I don’t ask

if she had the baby
or had an abortion
or knew the father
or brought him back
with her, the girl
who told me she
was an exchange student
in Ori Michigan last year
saying I was there two weeks
then got pregnant
and was sent home

in a perfect Midwestern
monotone, adding that she
still has contact
with her host mother
who is coming to Norway
to visit her at Christmas
and I wonder at the ties
the halfhitched over and
underhanded nontrivial
trefoil knots that can be
wound and pulled taut
to bind and choke
in no more time than
it takes a plane to land
and jetlag to wane
in a flat-roofed small town
on the brink of nowhere

Hva profeten ønsket seg til jul

å gud hvis jeg hadde
et hemmelig språk
ville jeg si noe her
som bare du, ja du ikke gud
skulle lese
og skjønne, det ville lyde
noe slikt: qnwzixssm
og ingen
skulle tørre kommentere
eller beundre
eller misunne
eller fordomme
det som guds håndflate
maler i fingermalingens
tydelige farger
ja da måtte jeg også
ti stille og lytte
og kanskje skjønne
noe som alle disse
vellskapte og gjenkjennlige ord
ikke snakker om
ikke skjønne
ikke sier

Found Poem

Prairie dogs
emerge from their burrows
at dawn
press their hands together
facing east
for thirty minutes

at dusk they return to the burrow
and face west
palms pressed together
for thirty minutes
before going inside

in between this hour
they are as busy
as prairie dogs

busy as a prairie dog
isn’t that a saying?
though we haven’t said
much about them at all
up through the years

now a man has dissected
prairie dog barking
into some hundred items
of communication

there is the word that means
man with gun
and the one that means
man without gun
and the one that means
woman with red shirt

it seems all this time
the prairie dogs
of which only
nine colonies remain
have been watching us
talking about us
among themselves

but when Lewis and Clark
gained a peak
and beheld them
four miles wide
and seven miles deep
prairie dogs had only
use for one word: buffalo

What Barnacles Are Not

Barnacles look like cement
but they are soft, flaky
fragile shells
that crush if pushed
inside a purse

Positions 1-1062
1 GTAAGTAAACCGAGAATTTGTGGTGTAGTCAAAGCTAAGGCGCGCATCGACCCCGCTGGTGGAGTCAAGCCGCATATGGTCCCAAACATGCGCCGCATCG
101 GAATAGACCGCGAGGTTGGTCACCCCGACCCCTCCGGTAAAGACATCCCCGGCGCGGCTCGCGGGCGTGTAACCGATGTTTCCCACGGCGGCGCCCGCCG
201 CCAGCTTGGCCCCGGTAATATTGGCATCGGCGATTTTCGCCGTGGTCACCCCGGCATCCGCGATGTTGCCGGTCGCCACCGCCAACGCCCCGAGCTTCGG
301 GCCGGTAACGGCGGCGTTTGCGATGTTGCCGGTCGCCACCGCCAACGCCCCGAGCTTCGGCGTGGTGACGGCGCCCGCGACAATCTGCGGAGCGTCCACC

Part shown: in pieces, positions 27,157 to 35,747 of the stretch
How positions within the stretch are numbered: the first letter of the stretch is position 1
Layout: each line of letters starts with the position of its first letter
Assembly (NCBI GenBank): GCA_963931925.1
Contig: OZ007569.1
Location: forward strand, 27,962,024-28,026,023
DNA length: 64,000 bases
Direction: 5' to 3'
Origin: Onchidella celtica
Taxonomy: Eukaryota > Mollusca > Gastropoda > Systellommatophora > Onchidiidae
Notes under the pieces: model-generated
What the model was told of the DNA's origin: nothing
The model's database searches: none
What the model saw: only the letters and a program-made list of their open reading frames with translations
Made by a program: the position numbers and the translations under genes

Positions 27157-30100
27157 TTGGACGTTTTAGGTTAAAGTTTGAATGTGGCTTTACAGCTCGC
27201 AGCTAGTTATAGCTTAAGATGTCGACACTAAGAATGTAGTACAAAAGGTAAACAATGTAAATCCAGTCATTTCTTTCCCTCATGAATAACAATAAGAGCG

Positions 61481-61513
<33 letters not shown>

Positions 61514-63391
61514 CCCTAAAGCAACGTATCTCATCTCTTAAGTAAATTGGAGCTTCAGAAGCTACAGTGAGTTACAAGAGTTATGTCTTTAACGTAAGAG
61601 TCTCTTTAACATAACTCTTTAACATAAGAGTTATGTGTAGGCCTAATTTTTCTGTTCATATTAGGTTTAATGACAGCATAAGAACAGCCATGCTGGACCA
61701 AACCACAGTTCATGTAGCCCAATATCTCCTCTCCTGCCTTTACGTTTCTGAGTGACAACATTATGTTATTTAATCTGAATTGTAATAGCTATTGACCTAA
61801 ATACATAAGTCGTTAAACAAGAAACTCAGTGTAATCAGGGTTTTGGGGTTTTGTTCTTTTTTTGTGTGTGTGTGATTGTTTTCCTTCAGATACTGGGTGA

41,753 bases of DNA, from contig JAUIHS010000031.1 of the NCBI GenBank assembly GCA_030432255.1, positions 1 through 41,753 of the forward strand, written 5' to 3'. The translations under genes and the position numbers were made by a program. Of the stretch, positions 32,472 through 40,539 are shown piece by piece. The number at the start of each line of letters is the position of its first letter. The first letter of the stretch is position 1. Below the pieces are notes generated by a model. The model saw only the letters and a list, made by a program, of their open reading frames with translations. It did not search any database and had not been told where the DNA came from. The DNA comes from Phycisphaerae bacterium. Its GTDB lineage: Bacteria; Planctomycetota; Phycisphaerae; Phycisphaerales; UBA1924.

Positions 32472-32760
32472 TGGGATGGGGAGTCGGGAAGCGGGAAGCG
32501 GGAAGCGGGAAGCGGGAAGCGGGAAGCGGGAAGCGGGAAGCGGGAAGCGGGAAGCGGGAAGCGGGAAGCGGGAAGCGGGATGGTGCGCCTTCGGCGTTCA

where they don’t belong
or if pecked
by a gull
where they do

so is it all the same?
that I bring one home
from an island called Angel
though the vikings meant angle
a crook to hook a fish on

because I found it at the bottom
of the ocean
attached to a stone
on the ocean floor
one evening when the ocean was not at home
and left its shore open and wide
for me to thieve in

is it all the same
purse or gull
where the illusion of strength
crumbles?

Happy Campers

Narcomen
gather in the shady corner
of the park
making happy sounds
standing to greet each other
smiling, nodding, patting
each other on the shoulder
they are the happy ones
they are the lively ones
they are the drunks
and narcomaniacs
keeping company
on the other side of the fountain
keeping a safe distance
from the suburban women
strolling their toddlers
strapped in behind chrome bars
shaded under hoods
of navy blue
the color of success

The Girl Waiting for Her Mother in Gina Tricot

waits alone
in a small bubble
her fist so close
to her compact cheeks
to the little knob of her nose
this is it, all of her
right here in this little bag

she drills one finger into a nostril
over and over
but nothing comes out
it is hollow
she is empty
but digs all the same
trying to reach within
since there is nothing without
everything in the world
is right there

it is all so small
and inside the invisible walls
she is huge and alone and insignificant
wiping her dry finger along the counter
as if to leave a trace, a smudge, a smear of her slime
as if to mark a trail in the dust
but at Gina Tricot it has all been wiped away
there is nothing for her to touch
outside
and nothing for her to reach
within

she rubs and dubs her nose
it is all she has
this distance between nose and fist
but it is not enough
and she doesn’t question
how the world can be so completely full
of nothing
she doesn’t wonder if it could be unlike this
somewhere else
she knows only this, it is everything
and it is
so
not
enough

The Morning After